A Treatise on the Effect of the Contract of Sale on the Legal Rights of Property and Possession in Goods, Wares and Merchandise (Google eBook)

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Stevens, 1910 - Sales - 798 pages
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Page 591 - Where the buyer, expressly or by implication, makes known to the seller the particular purpose for which the goods are required, so as to show that the buyer relies on the seller's skill or judgment, and the goods are of a description which it is in the course of the seller's business to supply (whether he be the manufacturer or not), there is an implied condition that the goods shall be reasonably fit for such purpose...
Page 550 - Where two parties have made a contract which one of them has broken, the damages which the other party ought to receive in respect of such breach of contract should be such as may fairly and reasonably be considered either arising naturally ie, according to the usual course of things, from such breach of contract itself...
Page 2 - ... be actually made, procured or provided or fit or ready for delivery, or some act may be requisite for the making or completing thereof, or rendering the same fit for delivery...
Page 597 - The buyer is deemed to have accepted the goods when he intimates to the seller that he has accepted them, or when the goods have been delivered to him, and he does any act in relation to them which is inconsistent with the ownership of the seller, or when, after the lapse of a reasonable time he retains the goods without intimating to the seller that he has rejected them.
Page 465 - ... agent acting for him, of the goods or documents of title, under any sale, pledge, or other disposition thereof...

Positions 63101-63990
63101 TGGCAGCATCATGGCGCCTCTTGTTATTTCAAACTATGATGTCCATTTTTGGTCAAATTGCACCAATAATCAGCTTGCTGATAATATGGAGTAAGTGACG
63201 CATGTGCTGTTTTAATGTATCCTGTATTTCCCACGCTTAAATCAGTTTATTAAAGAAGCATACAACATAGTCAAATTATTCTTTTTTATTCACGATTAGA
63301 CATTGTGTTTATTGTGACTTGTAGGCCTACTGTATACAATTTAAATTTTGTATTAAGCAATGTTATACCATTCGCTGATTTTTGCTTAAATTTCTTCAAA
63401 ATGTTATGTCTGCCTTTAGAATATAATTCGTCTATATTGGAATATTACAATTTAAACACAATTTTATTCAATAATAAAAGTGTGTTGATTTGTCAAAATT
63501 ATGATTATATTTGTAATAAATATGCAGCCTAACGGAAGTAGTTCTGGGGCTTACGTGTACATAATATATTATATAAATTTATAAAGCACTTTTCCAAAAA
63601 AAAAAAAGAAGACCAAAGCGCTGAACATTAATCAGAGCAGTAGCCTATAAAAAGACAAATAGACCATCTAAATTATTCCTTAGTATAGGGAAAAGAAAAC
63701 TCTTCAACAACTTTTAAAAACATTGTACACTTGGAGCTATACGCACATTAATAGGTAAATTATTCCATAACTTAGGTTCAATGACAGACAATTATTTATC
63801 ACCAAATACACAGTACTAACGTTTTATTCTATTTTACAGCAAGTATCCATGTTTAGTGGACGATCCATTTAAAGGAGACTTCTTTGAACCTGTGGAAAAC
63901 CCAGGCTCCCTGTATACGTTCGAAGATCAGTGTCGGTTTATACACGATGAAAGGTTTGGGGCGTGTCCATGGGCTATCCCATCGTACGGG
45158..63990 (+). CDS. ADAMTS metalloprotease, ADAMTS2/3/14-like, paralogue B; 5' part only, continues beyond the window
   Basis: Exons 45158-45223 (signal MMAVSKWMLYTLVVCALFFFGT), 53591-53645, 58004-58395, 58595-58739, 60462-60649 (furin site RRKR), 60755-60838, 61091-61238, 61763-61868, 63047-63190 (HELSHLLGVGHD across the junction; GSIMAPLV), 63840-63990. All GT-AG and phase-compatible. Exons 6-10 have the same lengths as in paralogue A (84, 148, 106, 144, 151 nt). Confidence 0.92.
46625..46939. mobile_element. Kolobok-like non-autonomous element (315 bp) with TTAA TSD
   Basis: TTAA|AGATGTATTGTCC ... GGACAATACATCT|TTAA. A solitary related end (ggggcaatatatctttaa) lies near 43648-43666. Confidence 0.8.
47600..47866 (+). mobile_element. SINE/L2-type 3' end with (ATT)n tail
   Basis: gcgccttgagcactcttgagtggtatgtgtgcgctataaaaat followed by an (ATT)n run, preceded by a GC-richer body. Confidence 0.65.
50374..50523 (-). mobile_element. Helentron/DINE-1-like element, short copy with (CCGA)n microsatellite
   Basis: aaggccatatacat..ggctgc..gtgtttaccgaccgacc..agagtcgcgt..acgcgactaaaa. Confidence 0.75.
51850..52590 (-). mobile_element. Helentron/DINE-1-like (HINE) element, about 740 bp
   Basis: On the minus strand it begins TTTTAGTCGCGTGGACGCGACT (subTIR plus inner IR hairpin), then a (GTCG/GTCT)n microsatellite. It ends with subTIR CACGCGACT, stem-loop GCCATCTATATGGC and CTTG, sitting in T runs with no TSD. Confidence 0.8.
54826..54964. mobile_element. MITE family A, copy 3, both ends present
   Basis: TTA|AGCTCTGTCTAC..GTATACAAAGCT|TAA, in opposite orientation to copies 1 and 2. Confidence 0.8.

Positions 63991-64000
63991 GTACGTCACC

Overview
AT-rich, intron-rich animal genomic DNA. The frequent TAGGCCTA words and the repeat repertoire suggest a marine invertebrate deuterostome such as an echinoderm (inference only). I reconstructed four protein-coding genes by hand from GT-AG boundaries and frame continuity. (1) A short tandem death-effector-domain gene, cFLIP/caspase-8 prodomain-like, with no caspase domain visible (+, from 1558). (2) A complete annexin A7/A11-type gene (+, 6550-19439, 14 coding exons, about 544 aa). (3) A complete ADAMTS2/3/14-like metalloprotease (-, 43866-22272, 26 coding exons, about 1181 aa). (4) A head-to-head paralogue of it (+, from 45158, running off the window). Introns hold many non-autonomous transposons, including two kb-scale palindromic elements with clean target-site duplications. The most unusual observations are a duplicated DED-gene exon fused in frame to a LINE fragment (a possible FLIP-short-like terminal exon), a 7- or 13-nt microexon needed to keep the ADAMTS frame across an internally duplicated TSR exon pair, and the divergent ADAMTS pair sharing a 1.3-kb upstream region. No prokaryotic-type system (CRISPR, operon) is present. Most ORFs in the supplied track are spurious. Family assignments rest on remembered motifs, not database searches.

Page 130 - A contract of sale of goods is a contract whereby the seller transfers or agrees to transfer the property in goods to the buyer for a money consideration, called the price.
Page 550 - ... the damages resulting from the breach of such a contract, which they would reasonably contemplate, would be the amount of injury which would ordinarily follow from a breach of contract under these special circumstances so known and communicated.
Page 181 - Where there is an unconditional contract for the sale of specific goods, in a deliverable state, the property in the goods passes to the buyer when the contract is made, and it is immaterial whether the time of payment or the time of delivery, or both, be postponed.
Page 204 - ... where one by his words or conduct wilfully causes another to* believe in the existence of a certain state of things, and induces him to act on that belief, so as to alter his own previous position, the former is concluded from averring against the latter a different state of things as existing at the same time.
Page 604 - means a person who sells or agrees to sell goods ; specific goods means goods identified and agreed upon at the time a contract of sale is made; warranty means an agreement with reference to goods which are the subject of a contract of sale, but collateral to the main purpose of such contract, the breach of which gives rise to a claim for damages, but not to a right to reject the goods and treat the contract as repudiated.

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